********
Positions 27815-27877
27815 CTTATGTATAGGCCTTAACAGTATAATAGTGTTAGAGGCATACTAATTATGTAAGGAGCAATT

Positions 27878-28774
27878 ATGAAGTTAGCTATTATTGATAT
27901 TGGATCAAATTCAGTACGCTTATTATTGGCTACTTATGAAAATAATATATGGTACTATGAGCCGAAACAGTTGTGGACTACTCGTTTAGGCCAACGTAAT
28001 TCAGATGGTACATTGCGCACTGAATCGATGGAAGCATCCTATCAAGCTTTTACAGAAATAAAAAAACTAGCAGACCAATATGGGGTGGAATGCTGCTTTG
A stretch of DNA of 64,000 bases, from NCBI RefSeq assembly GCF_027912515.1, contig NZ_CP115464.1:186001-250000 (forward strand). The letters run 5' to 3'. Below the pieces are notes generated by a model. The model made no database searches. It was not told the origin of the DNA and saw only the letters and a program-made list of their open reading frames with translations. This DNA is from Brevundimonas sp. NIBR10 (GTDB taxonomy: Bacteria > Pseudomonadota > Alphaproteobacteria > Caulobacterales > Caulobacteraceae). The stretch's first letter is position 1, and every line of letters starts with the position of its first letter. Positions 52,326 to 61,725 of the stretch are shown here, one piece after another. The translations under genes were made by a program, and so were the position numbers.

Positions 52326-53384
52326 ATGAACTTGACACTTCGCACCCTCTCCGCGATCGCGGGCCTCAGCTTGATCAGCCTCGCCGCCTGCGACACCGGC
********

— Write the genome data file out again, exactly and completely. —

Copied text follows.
Positions 27815-27877
27815 CTTATGTATAGGCCTTAACAGTATAATAGTGTTAGAGGCATACTAATTATGTAAGGAGCAATT

Positions 27878-28774
27878 ATGAAGTTAGCTATTATTGATAT
27901 TGGATCAAATTCAGTACGCTTATTATTGGCTACTTATGAAAATAATATATGGTACTATGAGCCGAAACAGTTGTGGACTACTCGTTTAGGCCAACGTAAT
28001 TCAGATGGTACATTGCGCACTGAATCGATGGAAGCATCCTATCAAGCTTTTACAGAAATAAAAAAACTAGCAGACCAATATGGGGTGGAATGCTGCTTTG
A stretch of DNA of 64,000 bases, from NCBI RefSeq assembly GCF_027912515.1, contig NZ_CP115464.1:186001-250000 (forward strand). The letters run 5' to 3'. Below the pieces are notes generated by a model. The model made no database searches. It was not told the origin of the DNA and saw only the letters and a program-made list of their open reading frames with translations. This DNA is from Brevundimonas sp. NIBR10 (GTDB taxonomy: Bacteria > Pseudomonadota > Alphaproteobacteria > Caulobacterales > Caulobacteraceae). The stretch's first letter is position 1, and every line of letters starts with the position of its first letter. Positions 52,326 to 61,725 of the stretch are shown here, one piece after another. The translations under genes were made by a program, and so were the position numbers.

Positions 52326-53384
52326 ATGAACTTGACACTTCGCACCCTCTCCGCGATCGCGGGCCTCAGCTTGATCAGCCTCGCCGCCTGCGACACCGGC